Much happened in the next 6 years; one thread-line through all of this so far is continued military assistance from the US to Pakistan in exchange for vague anti-communist promises from Pakistan and – privately – the US reconsidering this relationship while simultaneously changing no behavior. On the Pakistan side, Ayub in the spring of 1969 resigned and counter to their constitution, implemented martial law. Neither country was fully satisfied and the status-quo became entrenched and full of more risks and possible flashpoints. Including: India. US and India were allies and Pakistan promised to not go to war against India with American-supplied arms; Pakistan did not listen. In 1965, Pakistan and India went to war over Kashmir and Jammu. In the end no territory changed hands and in a normal world, this would have really challenged the US-Pakistan relationship. In our real geopolitical realist world, all parties involved put blinders over their eyes and kept moving forward with their self-selected bad hands of cards.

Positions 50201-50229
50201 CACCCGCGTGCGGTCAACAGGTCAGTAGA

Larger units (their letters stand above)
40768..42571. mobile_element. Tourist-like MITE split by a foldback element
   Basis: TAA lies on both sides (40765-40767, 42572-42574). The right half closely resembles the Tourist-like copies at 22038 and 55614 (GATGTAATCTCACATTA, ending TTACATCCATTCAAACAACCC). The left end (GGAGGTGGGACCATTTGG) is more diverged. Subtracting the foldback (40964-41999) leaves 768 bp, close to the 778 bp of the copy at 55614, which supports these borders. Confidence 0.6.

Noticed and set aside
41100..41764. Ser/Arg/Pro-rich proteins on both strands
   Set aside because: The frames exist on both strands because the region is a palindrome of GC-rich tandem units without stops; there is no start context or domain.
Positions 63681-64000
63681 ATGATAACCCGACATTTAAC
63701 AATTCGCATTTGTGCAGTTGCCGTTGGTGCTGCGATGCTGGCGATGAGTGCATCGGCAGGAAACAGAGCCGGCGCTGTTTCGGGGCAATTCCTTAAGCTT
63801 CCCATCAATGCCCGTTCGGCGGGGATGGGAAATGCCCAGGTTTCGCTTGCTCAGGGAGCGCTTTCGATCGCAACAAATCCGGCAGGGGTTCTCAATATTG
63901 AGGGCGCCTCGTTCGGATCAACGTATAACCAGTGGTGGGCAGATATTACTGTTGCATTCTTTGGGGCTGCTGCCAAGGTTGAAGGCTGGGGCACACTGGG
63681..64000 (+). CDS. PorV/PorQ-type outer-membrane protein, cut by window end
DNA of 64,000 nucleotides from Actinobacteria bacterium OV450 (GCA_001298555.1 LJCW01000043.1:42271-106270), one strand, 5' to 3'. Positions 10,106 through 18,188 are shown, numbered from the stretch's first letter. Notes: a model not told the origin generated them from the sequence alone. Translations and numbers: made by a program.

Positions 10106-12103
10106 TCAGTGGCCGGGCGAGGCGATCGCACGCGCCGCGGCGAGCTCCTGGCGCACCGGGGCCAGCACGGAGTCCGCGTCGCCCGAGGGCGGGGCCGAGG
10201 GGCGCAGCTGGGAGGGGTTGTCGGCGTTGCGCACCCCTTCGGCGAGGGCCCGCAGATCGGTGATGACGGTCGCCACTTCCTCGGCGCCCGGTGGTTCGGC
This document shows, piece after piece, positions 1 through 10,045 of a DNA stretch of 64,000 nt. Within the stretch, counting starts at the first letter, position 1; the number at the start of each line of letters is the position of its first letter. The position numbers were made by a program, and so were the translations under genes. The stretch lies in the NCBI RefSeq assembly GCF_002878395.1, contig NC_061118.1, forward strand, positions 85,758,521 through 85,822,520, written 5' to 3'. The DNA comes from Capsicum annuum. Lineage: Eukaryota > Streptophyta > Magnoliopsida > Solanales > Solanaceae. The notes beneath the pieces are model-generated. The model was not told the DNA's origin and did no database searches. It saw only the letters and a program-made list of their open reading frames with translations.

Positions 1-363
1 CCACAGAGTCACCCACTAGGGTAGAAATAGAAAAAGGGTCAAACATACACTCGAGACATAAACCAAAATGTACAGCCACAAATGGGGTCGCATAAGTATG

So what became of that listening base? The lease expired and it was not renewed because, per Pakistan, this base did not benefit them and strained their relationship with China. The Pakistani public was not aware of this base; yet they were told about the ending of the lease. This dynamic is seen throughout this relationship.

The next decade is the Nixon/Kissinger decade, on the US side; on the Pakistan side saw the rise of Amin, and Bhutto. We see more war; genocide; and a military coup.